Valorant Champions marked the culmination of the second competitive year of one of the biggest FPS in the world. Let's take a look at what happened.
After the Riot Games announcement of the VCT circuit last year, the major goal for all the teams was to qualify for Valorant Champions. This was the first year with tournaments organized by Riot Games, which massively helped the competitive scene's growth. At the beginning of the year, most teams were excited at the possibility of playing on LAN and proving their region was the best.
In a time where LAN events are an exception rather than normality like they used to be, Valorant Champions became even more important. The fact that the tournament would also decide the first-ever Valorant World champion was something everyone wanted to be a part of.
The tournament format
The best sixteen teams from around the globe attended the event. Four teams from the EMEA region, three from North America, one from LATAM, three from Brazil, three from Southeast Asia, one from Japan, and one from South Korea.
Teams were divided into four groups—A, B, C, D—with each group having four teams. The teams from the same region couldn't be placed in the same group. The Group Stage would also have a double-elimination format, with every game being a best of three. The top two teams from each group would advance to the playoffs.
In the playoffs, eight teams would compete for a chance at glory. It would be a single-elimination bracket with all the games being best of three except the final, which was a best of five.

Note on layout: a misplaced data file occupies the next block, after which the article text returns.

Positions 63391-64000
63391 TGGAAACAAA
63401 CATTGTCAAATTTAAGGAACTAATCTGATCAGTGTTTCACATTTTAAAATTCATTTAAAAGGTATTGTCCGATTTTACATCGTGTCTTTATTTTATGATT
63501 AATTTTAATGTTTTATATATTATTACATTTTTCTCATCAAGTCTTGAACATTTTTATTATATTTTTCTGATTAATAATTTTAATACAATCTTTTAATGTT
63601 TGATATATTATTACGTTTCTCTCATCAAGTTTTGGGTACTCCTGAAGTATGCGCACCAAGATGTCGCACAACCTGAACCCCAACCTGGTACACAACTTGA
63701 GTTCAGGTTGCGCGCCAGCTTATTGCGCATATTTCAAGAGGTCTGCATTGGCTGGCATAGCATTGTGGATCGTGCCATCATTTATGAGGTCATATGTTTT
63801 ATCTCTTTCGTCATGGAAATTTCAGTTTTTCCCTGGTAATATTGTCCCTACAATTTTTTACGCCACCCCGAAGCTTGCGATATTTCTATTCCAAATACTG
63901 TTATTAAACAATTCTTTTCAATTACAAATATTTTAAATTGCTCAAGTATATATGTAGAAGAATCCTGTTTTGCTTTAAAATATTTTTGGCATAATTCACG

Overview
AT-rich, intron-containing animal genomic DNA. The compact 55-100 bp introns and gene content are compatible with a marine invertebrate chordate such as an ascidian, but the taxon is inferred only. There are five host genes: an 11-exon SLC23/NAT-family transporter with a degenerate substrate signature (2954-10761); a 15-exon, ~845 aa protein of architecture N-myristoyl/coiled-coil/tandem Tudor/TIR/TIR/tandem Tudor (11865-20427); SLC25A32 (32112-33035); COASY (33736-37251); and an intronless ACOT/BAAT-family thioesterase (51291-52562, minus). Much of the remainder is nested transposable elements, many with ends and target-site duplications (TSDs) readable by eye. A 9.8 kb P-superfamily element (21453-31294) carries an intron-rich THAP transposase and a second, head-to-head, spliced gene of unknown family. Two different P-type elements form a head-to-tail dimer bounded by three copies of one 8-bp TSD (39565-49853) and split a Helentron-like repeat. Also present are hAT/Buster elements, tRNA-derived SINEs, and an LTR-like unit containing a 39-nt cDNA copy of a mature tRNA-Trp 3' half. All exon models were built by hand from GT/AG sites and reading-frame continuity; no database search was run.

Image source: Riot Games
It was in the group stage that we were the first surprised by the tournament. Masters Berlin vice-champions and one of the favorites in the tournament, North American squad team Envy failed to make it out of group A. Instead, X10 CRIT from Southeast Asia upset the North American side in the decider match and advanced to the playoffs.
However, the biggest upset of all was the one Kru Esports gifted us with. The LATAM team was in a tough group with Team Liquid and Sentinels. Most people expected Kru Esports to go out in the group's stage, but the Chilean squad had other ideas. In one of the best series of the tournament, they were able to defeat North American giants Sentinels and advance to the playoffs. This was considered by many the biggest upset in Valorant history so far.
The teams that advanced to the playoffs were, Acend, X10CRIT from Group A. Group B, Team Liquid, and Kru Esports. Group C, Gambit Esports, and Team Secret. Group D, Fnatic, and Cloud9.
These were the best 8 teams in the world that would battle in the playoffs for the trophy.
Coming into the playoffs, the EMEA region had four representatives. All the teams from the region had topped their groups.
The series' between team Liquid vs. Cloud9 and Fnatic vs. Kru Esports were the most awaited in the quarterfinals. Despite both of the EMEA teams being favored to win their respect series, it was still the two closest matchups of the first round of playoffs.
Team Liquid vs. Cloud9 was an old Europe vs. North America rivalry, and this one was even more important than usual since Cloud9 was the last hope of North America.
European squad Team Liquid won the series with a 2-0 despite both maps being close. With this result, all of the representatives from the North American region had been eliminated. A disappointing performance from a region considered the best in the world for most of the year.